Where K is the number of image spaces to be skipped after forming one image and before forming another image and M is the total number of rotations of the drum 1 for image formation, for all odd values of N, K= 1 and M=2. For even values of N greater than 2, the relation L=K-2 generally holds. However, there are usually values of K less than N-2 which provide operative results. The lowest operative value of K is of course the value selected, and for both odd and even lowest operative values of K, M=K+1 Table 1 below lists the lowest operative values of K and M for values of N between 2 and 10. The values for N greater than 10 can be determined if required by those skilled in the art.
Table 1______________________________________N K M P______________________________________2 2 2 63 1 2 54 2 3 65 1 2 46 4 5 87 1 2 48 2 3 59 1 2 410 2 3 5______________________________________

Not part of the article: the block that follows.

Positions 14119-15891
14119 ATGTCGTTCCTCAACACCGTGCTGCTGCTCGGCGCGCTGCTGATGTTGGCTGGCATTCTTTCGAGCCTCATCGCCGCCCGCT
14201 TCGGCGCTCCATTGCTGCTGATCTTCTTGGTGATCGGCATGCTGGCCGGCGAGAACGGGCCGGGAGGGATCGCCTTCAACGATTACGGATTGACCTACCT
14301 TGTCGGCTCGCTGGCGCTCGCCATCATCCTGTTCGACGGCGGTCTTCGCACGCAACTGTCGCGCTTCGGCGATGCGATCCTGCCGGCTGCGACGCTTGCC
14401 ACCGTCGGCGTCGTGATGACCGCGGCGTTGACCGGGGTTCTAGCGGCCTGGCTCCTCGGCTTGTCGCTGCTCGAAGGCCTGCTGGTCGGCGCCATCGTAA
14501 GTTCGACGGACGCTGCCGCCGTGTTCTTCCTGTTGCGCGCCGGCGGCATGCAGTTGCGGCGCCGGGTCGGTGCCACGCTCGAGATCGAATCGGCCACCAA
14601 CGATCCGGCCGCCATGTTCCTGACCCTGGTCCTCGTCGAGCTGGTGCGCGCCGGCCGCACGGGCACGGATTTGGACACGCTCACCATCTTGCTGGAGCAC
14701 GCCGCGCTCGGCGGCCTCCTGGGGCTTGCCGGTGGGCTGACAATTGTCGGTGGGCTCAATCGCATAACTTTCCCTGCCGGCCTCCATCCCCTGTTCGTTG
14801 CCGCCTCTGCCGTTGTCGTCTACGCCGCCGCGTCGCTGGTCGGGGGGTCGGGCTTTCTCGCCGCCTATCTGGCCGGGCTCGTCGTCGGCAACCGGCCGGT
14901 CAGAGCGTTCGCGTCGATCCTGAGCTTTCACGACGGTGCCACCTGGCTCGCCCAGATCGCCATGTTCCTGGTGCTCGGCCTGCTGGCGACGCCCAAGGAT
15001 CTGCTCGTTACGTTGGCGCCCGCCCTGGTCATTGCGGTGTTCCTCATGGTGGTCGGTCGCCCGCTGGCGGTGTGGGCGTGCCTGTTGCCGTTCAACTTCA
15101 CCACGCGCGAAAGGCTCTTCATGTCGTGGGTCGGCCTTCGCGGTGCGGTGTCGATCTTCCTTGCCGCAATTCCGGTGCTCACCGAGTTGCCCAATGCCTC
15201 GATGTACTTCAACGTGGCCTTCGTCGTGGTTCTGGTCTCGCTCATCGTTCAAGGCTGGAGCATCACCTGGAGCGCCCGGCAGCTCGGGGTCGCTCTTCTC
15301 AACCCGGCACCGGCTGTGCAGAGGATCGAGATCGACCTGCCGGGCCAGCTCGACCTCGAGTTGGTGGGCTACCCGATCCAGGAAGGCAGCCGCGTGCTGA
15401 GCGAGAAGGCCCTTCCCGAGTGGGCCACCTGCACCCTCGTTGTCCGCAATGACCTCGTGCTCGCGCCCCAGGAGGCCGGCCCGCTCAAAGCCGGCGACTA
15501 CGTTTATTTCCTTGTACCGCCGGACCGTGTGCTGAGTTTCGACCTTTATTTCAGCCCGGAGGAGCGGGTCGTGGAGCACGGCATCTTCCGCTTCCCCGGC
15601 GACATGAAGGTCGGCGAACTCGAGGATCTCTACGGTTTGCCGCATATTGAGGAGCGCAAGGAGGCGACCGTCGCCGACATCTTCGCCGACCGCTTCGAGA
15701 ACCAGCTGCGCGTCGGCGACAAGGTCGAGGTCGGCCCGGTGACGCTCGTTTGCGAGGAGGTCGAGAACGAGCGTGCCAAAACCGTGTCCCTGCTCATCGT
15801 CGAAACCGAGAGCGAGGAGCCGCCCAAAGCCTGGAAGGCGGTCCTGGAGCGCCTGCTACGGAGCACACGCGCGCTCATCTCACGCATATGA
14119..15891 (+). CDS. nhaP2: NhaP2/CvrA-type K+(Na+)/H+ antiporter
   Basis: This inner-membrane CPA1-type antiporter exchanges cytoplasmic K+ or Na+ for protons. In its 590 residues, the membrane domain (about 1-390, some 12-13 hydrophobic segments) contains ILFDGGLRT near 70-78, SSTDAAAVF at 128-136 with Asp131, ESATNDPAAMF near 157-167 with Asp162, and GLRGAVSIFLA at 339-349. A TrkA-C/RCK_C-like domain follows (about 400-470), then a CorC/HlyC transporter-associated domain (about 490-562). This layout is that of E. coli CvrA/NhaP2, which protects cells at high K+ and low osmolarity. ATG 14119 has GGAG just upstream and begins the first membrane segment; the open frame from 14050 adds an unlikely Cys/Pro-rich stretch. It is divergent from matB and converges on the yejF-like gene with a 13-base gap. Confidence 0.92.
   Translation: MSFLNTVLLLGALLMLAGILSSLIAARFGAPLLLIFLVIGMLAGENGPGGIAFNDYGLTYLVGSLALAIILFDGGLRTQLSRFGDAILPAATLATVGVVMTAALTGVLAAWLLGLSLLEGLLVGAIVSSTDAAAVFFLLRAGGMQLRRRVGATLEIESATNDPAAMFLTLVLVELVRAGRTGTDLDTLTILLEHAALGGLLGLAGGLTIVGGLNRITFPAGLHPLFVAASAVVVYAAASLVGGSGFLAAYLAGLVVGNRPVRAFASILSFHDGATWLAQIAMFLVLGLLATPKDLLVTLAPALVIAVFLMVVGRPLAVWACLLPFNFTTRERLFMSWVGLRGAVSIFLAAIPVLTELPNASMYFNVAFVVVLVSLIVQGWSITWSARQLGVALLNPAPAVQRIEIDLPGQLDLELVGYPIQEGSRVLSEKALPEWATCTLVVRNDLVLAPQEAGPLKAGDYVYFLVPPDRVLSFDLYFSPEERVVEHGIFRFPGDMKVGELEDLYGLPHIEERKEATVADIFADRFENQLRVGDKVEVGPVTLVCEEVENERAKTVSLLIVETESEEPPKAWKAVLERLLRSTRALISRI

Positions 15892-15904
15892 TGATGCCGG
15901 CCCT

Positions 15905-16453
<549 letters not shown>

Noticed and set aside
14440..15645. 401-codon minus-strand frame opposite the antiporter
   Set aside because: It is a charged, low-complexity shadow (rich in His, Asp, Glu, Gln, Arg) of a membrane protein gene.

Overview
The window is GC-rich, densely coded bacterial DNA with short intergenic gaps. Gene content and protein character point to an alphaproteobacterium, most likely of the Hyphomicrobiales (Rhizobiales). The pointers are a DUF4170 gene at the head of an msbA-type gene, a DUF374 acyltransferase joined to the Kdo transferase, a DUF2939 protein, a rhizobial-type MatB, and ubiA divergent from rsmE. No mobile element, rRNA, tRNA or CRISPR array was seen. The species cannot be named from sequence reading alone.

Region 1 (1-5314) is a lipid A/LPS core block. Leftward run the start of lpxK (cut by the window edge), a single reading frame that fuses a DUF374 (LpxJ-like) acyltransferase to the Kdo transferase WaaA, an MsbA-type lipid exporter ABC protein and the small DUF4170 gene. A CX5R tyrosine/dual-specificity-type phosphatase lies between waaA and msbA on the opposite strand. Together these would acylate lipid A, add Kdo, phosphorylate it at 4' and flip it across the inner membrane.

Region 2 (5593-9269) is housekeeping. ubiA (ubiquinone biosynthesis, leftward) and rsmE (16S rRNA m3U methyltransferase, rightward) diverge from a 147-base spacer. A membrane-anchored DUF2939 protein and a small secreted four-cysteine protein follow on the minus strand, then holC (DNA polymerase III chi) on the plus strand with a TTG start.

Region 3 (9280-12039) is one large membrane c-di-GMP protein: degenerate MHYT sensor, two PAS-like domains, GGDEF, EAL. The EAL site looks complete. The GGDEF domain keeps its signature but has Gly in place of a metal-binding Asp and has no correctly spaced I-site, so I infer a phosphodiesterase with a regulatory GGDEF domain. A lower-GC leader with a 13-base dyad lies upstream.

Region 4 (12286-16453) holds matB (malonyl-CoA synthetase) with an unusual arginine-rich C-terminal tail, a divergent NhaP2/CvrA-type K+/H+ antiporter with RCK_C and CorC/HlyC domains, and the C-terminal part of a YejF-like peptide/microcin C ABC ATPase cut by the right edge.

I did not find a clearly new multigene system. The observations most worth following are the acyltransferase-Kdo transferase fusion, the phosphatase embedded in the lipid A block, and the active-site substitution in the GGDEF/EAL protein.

Also shown in Table 1 is a parameter P, which represents the number of copies at which it is advantageous to utilize the method of the present invention rather than the conventional method of producing one copy for each rotation of the drum 1. Specifically, for each value of N, the corresponding value of P represents the number of copies which the method of the invention will produce in one less rotation of the drum 1 than the conventional method. As will be described in detail with reference to FIG. 3, the control unit CU preferably comprises means to cause the electrostatographic apparatus incorporating the present imaging system to perform the conventional copying method when the desired number of copies for the given value of N is less than P, and to perform the method of the invention when the desired number of copies is equal to or greater than P. The apparatus comprises a copy selector CS by which the apparatus operator inputs the desired number of copies into the control unit CU. The control unit CU computes the value of N from the length S of the original document 01, and then computes the value of P according to Table 1. The latter function may be performed in a highly advantageous manner by an integrated circuit read-only memory (ROM), which is not shown. The value of P is then compared with the desired number of copies set into the copy selector CS by the control unit CU in order to cause the apparatus to perform the desired imaging operation.